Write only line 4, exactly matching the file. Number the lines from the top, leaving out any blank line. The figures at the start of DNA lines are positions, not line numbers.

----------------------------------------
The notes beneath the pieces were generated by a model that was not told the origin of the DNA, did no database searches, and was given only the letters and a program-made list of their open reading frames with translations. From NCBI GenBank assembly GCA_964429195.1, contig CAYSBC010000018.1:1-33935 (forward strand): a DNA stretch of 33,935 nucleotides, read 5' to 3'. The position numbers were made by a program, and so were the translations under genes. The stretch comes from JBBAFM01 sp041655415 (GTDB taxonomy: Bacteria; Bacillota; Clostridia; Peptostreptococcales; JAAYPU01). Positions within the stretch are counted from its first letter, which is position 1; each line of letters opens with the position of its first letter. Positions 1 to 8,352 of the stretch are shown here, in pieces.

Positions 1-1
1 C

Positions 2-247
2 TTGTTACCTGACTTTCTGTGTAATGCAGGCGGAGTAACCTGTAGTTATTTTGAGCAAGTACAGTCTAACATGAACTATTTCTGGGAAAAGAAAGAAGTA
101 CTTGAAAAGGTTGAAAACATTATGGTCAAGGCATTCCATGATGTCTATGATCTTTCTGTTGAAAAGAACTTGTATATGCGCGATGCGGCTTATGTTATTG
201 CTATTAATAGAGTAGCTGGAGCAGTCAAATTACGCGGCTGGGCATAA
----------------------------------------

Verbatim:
Positions 2-247